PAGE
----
Big Ten Honors 2023-24

Ignatius L Hoops

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ROSEMONT, Ill. – The Big Ten Conference announced its 2023-24 women’s basketball all-conference teams and individual award recipients Tuesday live on the Big Ten Network’s “B1G Today” show.

For the third consecutive season, Iowa senior Caitlin Clark was voted Big Ten Player of the Year by both the conference coaches and a select panel of Big Ten media members. She is the first back-to-back-to-back recipient of the honor since Ohio State’s Jantel Lavender was chosen in 2008 (coaches only), 2009 and 2010. This marks the sixth time in seven seasons and 10th time overall that an Iowa student-athlete has been tabbed as the Big Ten Player of the Year.

Nebraska forward Natalie Potts was named Big Ten Freshman of the Year by the conference’s coaches, while Purdue forward Mary Ashley Stevenson garnered Big Ten Freshman of the Year from the media panel. Ohio State’s graduate student guard Celeste Taylor earned Big Ten Defensive Player of the Year laurels from the coaches, while Wisconsin’s sophomore forward Serah Williams received Big Ten Defensive Player of the Year recognition in the media vote. Ohio State’s Kevin McGuff was named Big Ten Coach of the Year and Michigan State sophomore guard Theryn Hallock was voted the Big Ten’s Sixth Player of the Year.

Clark is once again included on every watch list for major national player of the year awards and was recently selected as a finalist for the Nancy Lieberman Award as the nation’s top point guard, an honor she has received the last two years. The West Des Moines, Iowa native is the NCAA’s all-time leading scoring in college basketball history with 3,685 points. She has broken the NCAA record for three-pointers made in a single season (162) and became the first Big Ten women’s basketball player to record over 500 three-pointers in a career (509). Clark has etched her name in various categories in the Big Ten Conference record book. She is the Big Ten’s and Iowa’s all-time assist leader and currently has 1,058 for her career, just the sixth player in NCAA women’s basketball history to reach 1,000 assists. Clark owns the top spot as the Big Ten’s all-time leading scorer and claimed the conference record for career field goals made. She is the first Division I player to record 3,600+ points, 1,000+ assists and 850+ rebounds in a career and the all-time leading scorer in the state of Iowa in Division I college basketball history.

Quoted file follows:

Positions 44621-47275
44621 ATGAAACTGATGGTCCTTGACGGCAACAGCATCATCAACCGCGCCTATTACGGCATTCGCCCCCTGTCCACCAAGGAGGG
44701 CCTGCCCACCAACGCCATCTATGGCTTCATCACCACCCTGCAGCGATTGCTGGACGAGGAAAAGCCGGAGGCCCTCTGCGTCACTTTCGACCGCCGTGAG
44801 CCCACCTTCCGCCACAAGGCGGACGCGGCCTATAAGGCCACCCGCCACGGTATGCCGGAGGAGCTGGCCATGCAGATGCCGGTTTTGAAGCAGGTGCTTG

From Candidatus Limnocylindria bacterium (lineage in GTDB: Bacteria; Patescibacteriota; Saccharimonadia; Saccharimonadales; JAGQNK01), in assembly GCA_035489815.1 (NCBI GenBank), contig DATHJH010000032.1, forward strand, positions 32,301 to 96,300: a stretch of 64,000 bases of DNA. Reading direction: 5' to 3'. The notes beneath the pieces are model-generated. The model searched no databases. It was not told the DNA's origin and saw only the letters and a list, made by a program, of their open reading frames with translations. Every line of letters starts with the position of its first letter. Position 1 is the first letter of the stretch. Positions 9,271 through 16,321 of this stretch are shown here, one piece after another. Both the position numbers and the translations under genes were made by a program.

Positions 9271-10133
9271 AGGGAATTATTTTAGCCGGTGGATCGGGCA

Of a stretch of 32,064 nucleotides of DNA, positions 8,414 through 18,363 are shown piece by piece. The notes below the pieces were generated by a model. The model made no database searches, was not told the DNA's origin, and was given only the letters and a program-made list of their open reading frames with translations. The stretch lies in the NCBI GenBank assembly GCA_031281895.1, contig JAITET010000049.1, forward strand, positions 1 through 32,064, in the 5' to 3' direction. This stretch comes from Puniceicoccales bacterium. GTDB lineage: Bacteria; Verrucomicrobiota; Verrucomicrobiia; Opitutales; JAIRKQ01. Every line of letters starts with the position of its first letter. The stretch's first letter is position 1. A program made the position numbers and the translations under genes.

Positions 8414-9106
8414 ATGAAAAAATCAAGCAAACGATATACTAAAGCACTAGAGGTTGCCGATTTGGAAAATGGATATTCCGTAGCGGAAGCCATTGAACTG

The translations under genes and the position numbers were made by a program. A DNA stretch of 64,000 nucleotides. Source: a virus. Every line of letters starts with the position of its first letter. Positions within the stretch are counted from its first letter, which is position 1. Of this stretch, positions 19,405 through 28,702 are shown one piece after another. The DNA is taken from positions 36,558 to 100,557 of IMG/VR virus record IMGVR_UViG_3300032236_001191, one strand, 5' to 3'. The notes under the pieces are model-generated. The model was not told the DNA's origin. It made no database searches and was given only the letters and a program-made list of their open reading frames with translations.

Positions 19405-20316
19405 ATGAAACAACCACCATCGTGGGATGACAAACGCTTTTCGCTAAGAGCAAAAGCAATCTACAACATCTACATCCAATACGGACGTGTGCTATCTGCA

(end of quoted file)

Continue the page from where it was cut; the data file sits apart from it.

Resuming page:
Potts is just the third Husker to be chosen as the Big Ten Freshman of the Year, joining Alexis Markowski (2022) and Jessica Shepard (2016). Coming from O’Fallon, Mo., Potts was an eight-time Big Ten Freshman of the Week this season, which tied for the third-most in conference history. She concluded the regular season averaging 10.3 points and 5.3 rebounds per game.

Stevenson is the fourth Boilermaker to be tabbed as the Big Ten Freshman of the Year, the first since her current head coach Katie Gearlds took home the honor in 2004. Hailing from New York City, Stevenson garnered Big Ten Freshman of the Week recognition twice this season and averaged 9.8 points and 4.8 rebounds per game.

Taylor is the fourth Buckeye to earn the Big Ten Defensive Player of the Year laurel and first since Amber Stokes in 2012. The Valley Stream, N.Y. native is featured on the Naismith Defensive Player of the Year Watch List and leads the Big Ten with 2.24 steals per game. Taylor has started every game to help Ohio State in topping the Big Ten in scoring defense (66.1 ppg) while ranking second in field goal percentage defense (.423) and fourth in blocked shots (3.5 bpg).

Williams is the first Badger since Tamara Moore in 2001 to be named Big Ten Defensive Player of the Year. The Brooklyn, N.Y. native tallied 2.85 blocks and 11.3 rebounds per game to stand sixth and seventh, respectively, in the NCAA’s national rankings. Williams closed the regular season with her 15th straight double-double, which tied Megan Gustafson’s Big Ten record for consecutive double-doubles set during the 2018-19 season, and is on the Naismith Defensive Player of the Year Watch List.